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In the American Taxpayer Relief Act, enacted in January 2013, Congress made perhaps the most significant change to the wind production tax credit (PTC) in the incentive's 20-year history. Congress changed the requirement that PTC facilities be placed in service by a date certain to a new standard that requires projects to merely begin construction by a defined date.

The new PTC rules, however, left open several areas that proved vexing to wind developers. Among them, ownership transfers and master contracts, were more clearly spelled out in the second round of guidance handed down by the Internal Revenue Service (IRS) in September. Nonetheless, there are still a few unresolved issues that could prove challenging in qualifying for the PTC, including the following three:

1. Continuous Efforts

The rule providing that the continuous-construction and continuous-efforts tests are deemed satisfied if the facility is placed in service before Jan. 1, 2016, may be a helpful rule for most onshore wind projects. However, offshore wind projects - as well as projects that encounter delays - may have to satisfy these tests, and the guidance does not provide much explanation as to what are continuous efforts and what are acceptable delays.

For example, is negotiating a power purchase agreement (PPA) a continuous effort? Is a delay caused by a protracted PPA negotiation an acceptable delay? In light of these uncertainties, it is advisable that developers document all activity relevant to a project’s timeline. For instance, a paper trail evidencing back-and-forth in a PPA negotiation is useful evidence of efforts to advance toward completion of a project.

2. Facility


The PTC rules apply to a “facility.” The guidance provides that in the wind context, a single facility comprises the turbine, its tower and its supporting pad. However, solely for purposes of the begin-construction rules, multiple facilities that are operated as part of a single project can be treated as a single facility. The guidance lists factors relevant to determining whether multiple facilities can be treated as a single facility, though it is not clear whether it is necessary to satisfy a certain number of factors or whether there are certain “super factors” which must be satisfied. The guidance provides an example of a 50-turbine wind farm that is considered a single facility for purposes of these rules and describes it having a common intertie, common PPA and a single owner.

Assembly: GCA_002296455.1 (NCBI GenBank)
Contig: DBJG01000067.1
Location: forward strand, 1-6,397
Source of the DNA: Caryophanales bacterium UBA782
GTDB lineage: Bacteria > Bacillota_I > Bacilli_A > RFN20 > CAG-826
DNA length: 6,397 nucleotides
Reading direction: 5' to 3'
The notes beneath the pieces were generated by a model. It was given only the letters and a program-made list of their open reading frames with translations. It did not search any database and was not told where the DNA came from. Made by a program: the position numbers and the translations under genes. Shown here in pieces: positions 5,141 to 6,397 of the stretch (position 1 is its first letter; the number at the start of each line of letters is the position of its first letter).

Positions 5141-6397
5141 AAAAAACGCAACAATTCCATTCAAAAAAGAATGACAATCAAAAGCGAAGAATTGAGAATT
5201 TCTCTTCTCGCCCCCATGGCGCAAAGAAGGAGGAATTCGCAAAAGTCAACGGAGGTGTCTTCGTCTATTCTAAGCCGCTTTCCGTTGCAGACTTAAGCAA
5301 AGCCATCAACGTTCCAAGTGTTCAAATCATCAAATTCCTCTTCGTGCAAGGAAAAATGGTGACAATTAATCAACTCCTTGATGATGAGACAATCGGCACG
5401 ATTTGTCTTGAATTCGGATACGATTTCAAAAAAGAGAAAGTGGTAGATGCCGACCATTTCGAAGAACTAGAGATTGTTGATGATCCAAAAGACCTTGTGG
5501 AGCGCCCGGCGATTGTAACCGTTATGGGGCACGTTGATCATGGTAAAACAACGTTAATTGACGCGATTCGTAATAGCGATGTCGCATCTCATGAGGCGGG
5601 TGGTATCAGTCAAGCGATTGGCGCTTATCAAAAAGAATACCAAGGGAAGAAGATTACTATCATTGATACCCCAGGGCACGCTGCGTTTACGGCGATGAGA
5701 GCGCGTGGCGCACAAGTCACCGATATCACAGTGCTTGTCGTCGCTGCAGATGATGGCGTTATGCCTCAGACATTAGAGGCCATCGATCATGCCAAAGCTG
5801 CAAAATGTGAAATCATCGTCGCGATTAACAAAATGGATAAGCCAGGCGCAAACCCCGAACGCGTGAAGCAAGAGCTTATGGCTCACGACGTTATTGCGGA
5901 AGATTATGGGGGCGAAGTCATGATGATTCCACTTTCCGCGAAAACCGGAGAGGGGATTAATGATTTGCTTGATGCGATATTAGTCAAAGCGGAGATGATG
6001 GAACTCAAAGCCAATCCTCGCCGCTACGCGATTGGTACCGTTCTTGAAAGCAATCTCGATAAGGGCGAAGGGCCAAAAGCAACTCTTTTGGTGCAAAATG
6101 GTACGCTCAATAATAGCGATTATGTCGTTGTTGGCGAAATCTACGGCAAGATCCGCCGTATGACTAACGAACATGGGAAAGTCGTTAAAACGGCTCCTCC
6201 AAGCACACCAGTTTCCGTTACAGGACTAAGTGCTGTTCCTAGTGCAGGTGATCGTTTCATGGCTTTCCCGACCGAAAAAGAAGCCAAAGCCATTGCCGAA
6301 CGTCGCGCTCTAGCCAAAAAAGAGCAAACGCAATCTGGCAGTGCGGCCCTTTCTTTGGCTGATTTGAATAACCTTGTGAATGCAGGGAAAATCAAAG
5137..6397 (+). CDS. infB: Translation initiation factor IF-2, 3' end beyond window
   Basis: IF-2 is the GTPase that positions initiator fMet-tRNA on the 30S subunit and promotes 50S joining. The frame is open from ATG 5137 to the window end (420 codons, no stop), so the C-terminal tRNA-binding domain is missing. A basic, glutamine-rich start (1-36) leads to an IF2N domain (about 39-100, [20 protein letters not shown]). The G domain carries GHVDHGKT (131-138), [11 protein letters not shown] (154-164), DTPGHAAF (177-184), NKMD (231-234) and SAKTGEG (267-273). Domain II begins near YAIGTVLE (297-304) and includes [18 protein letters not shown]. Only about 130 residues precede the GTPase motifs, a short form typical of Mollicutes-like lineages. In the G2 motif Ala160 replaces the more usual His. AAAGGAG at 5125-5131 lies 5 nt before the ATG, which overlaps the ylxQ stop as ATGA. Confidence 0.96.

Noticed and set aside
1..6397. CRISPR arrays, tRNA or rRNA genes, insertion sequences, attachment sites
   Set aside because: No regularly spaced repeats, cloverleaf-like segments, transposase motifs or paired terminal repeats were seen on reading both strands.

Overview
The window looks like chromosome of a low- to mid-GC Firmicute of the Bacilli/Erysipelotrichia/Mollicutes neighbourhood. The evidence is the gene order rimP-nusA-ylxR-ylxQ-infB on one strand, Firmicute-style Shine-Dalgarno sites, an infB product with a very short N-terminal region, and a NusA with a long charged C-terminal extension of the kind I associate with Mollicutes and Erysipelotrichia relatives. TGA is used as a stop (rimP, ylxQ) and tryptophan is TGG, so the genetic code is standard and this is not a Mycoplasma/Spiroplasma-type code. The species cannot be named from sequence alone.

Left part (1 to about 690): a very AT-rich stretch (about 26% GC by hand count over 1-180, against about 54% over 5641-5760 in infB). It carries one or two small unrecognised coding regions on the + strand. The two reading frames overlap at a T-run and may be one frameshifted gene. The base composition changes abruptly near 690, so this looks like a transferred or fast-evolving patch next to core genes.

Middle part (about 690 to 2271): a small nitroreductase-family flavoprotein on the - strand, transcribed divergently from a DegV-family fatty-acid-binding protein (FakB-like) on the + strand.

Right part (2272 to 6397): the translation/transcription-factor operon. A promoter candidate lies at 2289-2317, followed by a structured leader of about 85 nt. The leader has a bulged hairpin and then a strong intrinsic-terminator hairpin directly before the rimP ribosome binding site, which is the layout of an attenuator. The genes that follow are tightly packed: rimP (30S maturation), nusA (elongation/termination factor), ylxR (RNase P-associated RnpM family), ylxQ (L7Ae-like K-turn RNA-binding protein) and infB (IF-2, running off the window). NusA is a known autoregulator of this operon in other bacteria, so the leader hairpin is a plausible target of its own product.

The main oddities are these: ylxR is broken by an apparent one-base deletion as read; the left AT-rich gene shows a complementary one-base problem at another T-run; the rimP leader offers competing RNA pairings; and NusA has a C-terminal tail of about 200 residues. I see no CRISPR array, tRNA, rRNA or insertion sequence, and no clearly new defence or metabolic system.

It is important to note that the transferability rule speaks only to the transfer of a “facility.” It is unclear what happens if, for example, prior to Jan. 1, 2014, a developer incurs more than 5% of the contract price under a contract for the purchase of 200 turbines and associated towers and pads and then later sells some of that equipment to a third party. It is unclear, under the rules, whether multiple facilities can be aggregated together into one project for purposes of beginning construction and then broken up into smaller projects later. If such aggregation and later disaggregation is acceptable, it is further unclear how to adequately document the beginning of construction.

In addition, if a developer incurs costs on, for example, turbines alone (without associated towers and pads) and then sells those turbines, those turbines alone may not have grand-fathered status in the hands of the buyer because a “facility” was not transferred, unless the buyer had begun construction on a facility on its own.

3. Project Identification

The begin-construction rules under the Section 1603 Treasury grant program - which are very similar to the PTC’s begin-construction rules - allowed developers to purchase eligible property and satisfy the safe harbor without having a specific project or projects identified at the time of purchase.

The PTC rules do not specifically address this issue. It is unclear whether a developer that purchases equipment under, for example, a master turbine supply agreement, intending to allocate the relevant equipment to multiple projects, must know at the time of purchase how the equipment will be allocated or whether it will be sold to third-party developers. Is it also unclear how to document that construction has begun for projects which are not yet identified.

Although unresolved issues remain, it is unlikely the IRS will issue any additional guidance on the begin-construction rules. As the end of 2013 approaches, wind developers and investors should proceed under the rules as they exist now, taking care to document every step along the way and seeking tax advice as needed.

Hannah Hawkins is a senior manager in KPMG’s Washington National Tax Energy Sustainability group. She can be reached at hhawkins©kpmg.com.

The information contained herein is of a general nature and based on authorities that are subject to change. Applicability of the information to specific situations should be determined through consultation with your tax advisor.

This article represents the views of the author only, and does not necessarily represent the views or professional advice of KPMG LLP.

© 2013 KPMG LLP, a Delaware limited liability partnership and the U.S. member firm of the KPMG network of independent member firms affiliated with KPMG International Cooperative, a Swiss entity. All rights reserved.

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